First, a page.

Take a look at some of the fly casting techniques that experienced fly-fishermen use to help them catch more fish.
The standard cast involves lifting the fly rod and fly line with a smooth up and back motion. When the rod reaches the 11 o’clock position, the negative motion stops and the forward cast will begin. Accelerate the rod forward from 11 o’clock to 1 o’clock and release the line and fly towards your target.
Curve casts are casts that have a bend in the line to the right or left of you. They can be useful for casting over fast water to get to slower moving water. The fast water that is closer to you will end up pushing your fly downstream too fast. A curve cast will add some slack in the line that will keep your line in the faster current above the line in the slower current. Curve casts also work well for presenting your fly around surface objects.
False casting is very simple. As you cast the fly backwards and forwards, don’t release the fly towards your target in the forward position. (Hence the name False cast) Fly fishermen use the false cast to cast farther by stripping out more line as they go back and forth. False casting also works to remove water from a dry fly. A couple of false casts can help your dry fly appear more natural in the water, which will help you get more strikes.
Hauling is used to increase the line speed, which helps you add distance to your cast. To accomplish a haul is to simply pull on the fly line during your casting stroke. A double haul involves hauling on your forward and backward strokes. This will add some distance to your casts, but it’s not going to make a 50 foot caster into an 80 foot caster. It can add an extra 5 to 10 feet to your cast depending on your skill level.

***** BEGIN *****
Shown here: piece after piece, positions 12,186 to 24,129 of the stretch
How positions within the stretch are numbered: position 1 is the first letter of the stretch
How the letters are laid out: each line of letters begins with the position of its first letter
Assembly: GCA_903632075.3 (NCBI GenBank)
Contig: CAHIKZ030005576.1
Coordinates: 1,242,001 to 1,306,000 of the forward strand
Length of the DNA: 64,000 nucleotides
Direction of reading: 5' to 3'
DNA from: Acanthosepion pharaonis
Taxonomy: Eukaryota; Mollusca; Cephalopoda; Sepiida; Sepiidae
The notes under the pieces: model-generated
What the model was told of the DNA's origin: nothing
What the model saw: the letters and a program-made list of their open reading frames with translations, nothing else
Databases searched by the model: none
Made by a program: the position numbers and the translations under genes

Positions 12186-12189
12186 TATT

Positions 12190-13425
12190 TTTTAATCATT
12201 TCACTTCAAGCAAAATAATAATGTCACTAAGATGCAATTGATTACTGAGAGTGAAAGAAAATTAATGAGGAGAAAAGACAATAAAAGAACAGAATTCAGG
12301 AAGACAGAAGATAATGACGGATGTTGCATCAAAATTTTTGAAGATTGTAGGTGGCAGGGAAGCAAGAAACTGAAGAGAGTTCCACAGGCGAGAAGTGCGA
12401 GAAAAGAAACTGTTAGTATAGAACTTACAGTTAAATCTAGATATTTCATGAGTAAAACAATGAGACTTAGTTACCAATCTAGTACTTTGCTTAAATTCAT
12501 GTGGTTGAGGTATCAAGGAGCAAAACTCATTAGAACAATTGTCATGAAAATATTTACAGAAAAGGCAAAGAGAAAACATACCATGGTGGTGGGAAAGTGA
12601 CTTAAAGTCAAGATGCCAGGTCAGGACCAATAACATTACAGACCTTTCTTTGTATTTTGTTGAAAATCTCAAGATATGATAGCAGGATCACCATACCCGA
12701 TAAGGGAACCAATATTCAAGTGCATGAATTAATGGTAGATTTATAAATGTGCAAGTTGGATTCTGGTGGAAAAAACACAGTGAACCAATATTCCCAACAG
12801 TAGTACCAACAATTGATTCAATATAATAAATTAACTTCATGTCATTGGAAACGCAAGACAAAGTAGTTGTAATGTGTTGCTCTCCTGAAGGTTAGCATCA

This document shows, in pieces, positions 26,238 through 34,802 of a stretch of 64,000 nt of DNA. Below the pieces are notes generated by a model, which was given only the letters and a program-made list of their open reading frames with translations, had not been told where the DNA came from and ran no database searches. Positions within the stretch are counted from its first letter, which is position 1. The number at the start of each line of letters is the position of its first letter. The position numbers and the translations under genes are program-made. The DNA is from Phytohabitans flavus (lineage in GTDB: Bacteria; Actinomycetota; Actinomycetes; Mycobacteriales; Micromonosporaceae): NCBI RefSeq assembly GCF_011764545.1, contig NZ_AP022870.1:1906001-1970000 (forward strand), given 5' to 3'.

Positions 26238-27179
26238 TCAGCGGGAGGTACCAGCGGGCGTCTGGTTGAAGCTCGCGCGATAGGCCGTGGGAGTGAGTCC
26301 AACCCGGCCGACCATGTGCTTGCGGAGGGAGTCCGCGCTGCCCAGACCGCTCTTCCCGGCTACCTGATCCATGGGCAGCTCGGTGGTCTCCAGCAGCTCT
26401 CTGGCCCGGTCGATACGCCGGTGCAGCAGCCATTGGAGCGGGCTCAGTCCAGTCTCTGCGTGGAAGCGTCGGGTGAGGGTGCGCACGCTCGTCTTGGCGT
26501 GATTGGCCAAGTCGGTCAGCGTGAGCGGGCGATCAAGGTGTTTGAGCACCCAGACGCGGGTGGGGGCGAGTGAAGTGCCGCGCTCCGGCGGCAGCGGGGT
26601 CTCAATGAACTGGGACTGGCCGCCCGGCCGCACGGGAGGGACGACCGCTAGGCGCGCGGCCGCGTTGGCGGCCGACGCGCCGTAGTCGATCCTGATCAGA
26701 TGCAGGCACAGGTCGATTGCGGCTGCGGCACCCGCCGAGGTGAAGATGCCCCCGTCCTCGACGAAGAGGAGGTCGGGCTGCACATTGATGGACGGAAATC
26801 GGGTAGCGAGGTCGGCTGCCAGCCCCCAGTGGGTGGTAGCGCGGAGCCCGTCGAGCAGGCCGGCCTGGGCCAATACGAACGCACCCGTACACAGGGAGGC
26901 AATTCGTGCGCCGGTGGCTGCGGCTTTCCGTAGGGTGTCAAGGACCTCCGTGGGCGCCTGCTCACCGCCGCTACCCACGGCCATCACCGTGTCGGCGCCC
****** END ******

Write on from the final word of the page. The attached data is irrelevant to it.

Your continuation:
Mending line is used to re-position the fly line on the water. Mending line can be just as important as how you make your cast. To mend line, we draw a circle with the rod tip and flip the line up or downstream. While there are some situations where you may mend the line downstream, it is much more common to mend the line upstream to help slow the fly down in faster water.
Reach casting is used on moving water. It is used to place your fly line and leader upstream of the fly. This allows your fly to drift naturally over the fish before your line and leader. It is called the reach cast because you reach over your body with your rod arm to position the fly line and leader upstream of the fly.
Roll casting is used during windy conditions or when there are obstructions behind you that do not give you enough room to use a back cast. You will pull the line back along the water then cast forward towards your target. In a roll cast, the fly line will not be lifted from the water for the back cast, it is just pulled back along the water before you accelerate forward.
An “S” curve will cause the fly line to fall on the water in a series of “S” curves. This slack line will keep your fly from being dragged downstream too fast when you are fishing across faster currents.
Shooting line consists of adding additional line to a previous cast. You may have made a cast, but you see a fish surfacing 5 or 10 feet beyond your fly. Shooting line gives you a chance to present your fly to this fish before it has time to move from that spot. With your line hand, strip the additional amount of line you need. For this example, we’ll go with 5 feet. Strip 5 feet of line from your “reel” and let it lay on the ground near your feet. Pinch the line between the reel and your stripping guide. Make a couple false casts while maintaining your pinch on the line and then make a forward cast and release the fly towards your target. Pinching the line and timing your release are key to shooting line correctly.